"An application of one ounce of kerosene to each fifteen square feet of water, twice a month, will destroy not only all the young but the adult females who come to lay their eggs. The water in cisterns or tanks is not affected for drinking or washing purposes by this application if only it is drawn from below and not dipped out.

"For pools or puddles of a somewhat permanent character draining or filling up is the best remedy.

"The medical department will furnish oil for purpose above mentioned.

"Post commanders will carefully carry out these precautions."



How Regarded.—Some medical writers treat this worst of all youthful, and even adult, practices as a habit, others as a disease, still others as a crime. It is all three, dependent on ages, physical conditions and surroundings; but, beyond everything, is a crime against nature, punishable by consequences that are simply appalling.

When to Suspect.—Surprising artfulness and obstinacy are employed by young people in maintaining secrecy respecting crimes of this description. But a youth may be suspected, when, at the period of puberty, he seeks to remain in solitary places generally alone, more rarely with a particular comrade.

Terrible Effects on Conduct.—This vice soon renders him careless of his parents and the persons who have the care of him, as well as indifferent to the sports of his equals; he falls into a distaste for everything except the opportunity of indulgence; all his thoughts are directed to the parts at this period subject to irritation; sensibility, imagination and passion are inflamed; and the secretion of the reproductive liquid augmenting, withdraws a very precious portion from the blood.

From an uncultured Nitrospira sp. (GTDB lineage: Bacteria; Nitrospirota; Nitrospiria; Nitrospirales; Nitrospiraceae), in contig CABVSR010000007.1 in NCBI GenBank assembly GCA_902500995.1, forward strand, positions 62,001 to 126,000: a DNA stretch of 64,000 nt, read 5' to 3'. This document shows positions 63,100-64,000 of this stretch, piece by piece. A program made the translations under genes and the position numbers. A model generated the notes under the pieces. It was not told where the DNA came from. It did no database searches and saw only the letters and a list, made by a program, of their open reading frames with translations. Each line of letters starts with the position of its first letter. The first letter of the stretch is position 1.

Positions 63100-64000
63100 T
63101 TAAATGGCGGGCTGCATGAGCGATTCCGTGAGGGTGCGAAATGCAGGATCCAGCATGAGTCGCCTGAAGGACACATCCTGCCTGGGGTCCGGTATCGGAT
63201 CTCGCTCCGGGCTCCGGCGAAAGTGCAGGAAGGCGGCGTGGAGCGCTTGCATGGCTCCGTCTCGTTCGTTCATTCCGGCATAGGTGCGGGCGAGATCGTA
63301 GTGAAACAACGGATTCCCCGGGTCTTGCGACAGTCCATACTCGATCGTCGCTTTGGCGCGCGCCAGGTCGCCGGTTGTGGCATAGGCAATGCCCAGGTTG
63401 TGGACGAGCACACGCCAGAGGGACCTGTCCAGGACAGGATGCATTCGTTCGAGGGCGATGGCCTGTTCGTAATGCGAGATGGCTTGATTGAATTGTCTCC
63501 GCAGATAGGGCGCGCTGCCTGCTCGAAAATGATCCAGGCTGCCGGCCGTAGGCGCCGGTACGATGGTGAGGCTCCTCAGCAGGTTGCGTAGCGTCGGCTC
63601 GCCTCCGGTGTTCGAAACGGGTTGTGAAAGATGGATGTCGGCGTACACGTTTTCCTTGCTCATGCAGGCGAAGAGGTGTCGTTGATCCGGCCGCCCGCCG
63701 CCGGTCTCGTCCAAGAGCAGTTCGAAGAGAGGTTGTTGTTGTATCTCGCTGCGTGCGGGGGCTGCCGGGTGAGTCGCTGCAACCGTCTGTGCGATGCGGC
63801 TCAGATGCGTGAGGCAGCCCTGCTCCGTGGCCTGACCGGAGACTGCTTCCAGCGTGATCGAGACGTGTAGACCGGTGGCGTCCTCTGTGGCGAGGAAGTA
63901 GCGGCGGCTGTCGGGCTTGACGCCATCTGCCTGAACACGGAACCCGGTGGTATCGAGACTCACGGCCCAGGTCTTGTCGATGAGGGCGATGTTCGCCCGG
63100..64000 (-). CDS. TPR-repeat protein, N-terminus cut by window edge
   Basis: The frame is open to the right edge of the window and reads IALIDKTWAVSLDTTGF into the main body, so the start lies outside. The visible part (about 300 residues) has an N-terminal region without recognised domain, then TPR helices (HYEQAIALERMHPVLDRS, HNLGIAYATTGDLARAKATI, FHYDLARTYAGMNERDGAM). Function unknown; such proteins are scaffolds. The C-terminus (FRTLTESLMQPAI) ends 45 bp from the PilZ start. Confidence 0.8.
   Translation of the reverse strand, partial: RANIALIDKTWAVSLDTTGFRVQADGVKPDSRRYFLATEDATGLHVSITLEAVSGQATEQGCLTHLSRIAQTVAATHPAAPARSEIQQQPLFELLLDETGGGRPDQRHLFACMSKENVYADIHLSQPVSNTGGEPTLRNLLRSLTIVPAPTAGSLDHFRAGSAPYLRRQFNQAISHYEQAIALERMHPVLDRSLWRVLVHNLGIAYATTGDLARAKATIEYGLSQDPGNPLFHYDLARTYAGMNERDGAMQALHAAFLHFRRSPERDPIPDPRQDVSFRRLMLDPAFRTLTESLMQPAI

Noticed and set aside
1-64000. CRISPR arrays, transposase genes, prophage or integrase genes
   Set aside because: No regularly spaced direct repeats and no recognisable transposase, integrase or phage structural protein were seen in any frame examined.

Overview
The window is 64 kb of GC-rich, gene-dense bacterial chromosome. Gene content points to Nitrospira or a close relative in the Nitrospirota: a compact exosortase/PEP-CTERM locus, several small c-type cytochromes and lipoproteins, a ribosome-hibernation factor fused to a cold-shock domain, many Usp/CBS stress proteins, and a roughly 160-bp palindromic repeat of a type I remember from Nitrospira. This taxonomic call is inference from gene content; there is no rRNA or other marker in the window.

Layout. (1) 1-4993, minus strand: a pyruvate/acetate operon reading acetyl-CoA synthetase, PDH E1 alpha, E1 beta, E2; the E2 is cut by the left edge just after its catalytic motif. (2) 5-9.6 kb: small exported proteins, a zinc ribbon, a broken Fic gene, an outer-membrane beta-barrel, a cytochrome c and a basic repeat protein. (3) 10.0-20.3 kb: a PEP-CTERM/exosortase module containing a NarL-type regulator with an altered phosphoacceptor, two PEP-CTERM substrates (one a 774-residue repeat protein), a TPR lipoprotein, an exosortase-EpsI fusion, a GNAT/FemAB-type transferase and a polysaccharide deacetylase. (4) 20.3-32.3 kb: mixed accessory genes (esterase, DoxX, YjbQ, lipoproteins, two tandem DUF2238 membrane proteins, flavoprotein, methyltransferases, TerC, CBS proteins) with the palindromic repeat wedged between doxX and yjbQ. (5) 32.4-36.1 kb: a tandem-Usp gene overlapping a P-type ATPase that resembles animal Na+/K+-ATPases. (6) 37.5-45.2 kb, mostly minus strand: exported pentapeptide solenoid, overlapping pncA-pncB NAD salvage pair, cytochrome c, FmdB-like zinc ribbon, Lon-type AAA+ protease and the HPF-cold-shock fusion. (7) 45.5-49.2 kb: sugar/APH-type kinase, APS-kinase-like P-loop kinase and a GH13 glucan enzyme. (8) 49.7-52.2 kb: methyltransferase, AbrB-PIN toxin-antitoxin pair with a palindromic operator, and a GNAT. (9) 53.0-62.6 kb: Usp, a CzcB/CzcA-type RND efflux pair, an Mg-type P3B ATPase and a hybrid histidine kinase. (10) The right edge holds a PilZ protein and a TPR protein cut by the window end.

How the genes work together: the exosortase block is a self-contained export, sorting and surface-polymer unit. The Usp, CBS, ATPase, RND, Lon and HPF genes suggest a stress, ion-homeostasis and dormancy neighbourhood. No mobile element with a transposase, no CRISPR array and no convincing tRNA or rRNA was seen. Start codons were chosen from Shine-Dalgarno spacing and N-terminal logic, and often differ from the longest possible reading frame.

Havoc on the Body.—The muscles of the youth consequently become soft; he is idle; his body becomes bent; his gait is sluggish, and he is scarcely able to support himself. The digestion becomes enfeebled; the breath, fetid; the intestines, inactive; the excrements, hardened in the rectum and producing additional irritation of the seminal conduits in its vicinity. The circulation being no longer free, the youth sighs often; the complexion is livid, and the skin, on the forehead especially, is studded with pimples.

Effects on the Face.—The corners of the mouth are lengthened; the nose becomes sharp; the sunken eyes, deprived of brilliance and enclosed in blue circles, are cast down; no look remains of gayety; the very aspect is criminal.

Ruinous to the Sensibilities.—General sensibility becomes excessive, producing tears without cause; perception is weakened, and memory almost destroyed; distraction or absence of mind renders the judgment unfit for any operation: the imagination gives birth only to fantasies and fears without grounds; the slightest allusion to the dominating passion produces motion of the muscles of the face, the flush of shame, or a state of despair; the desires become capricious, and envy rankles in the mind, or there ensues a total disgust.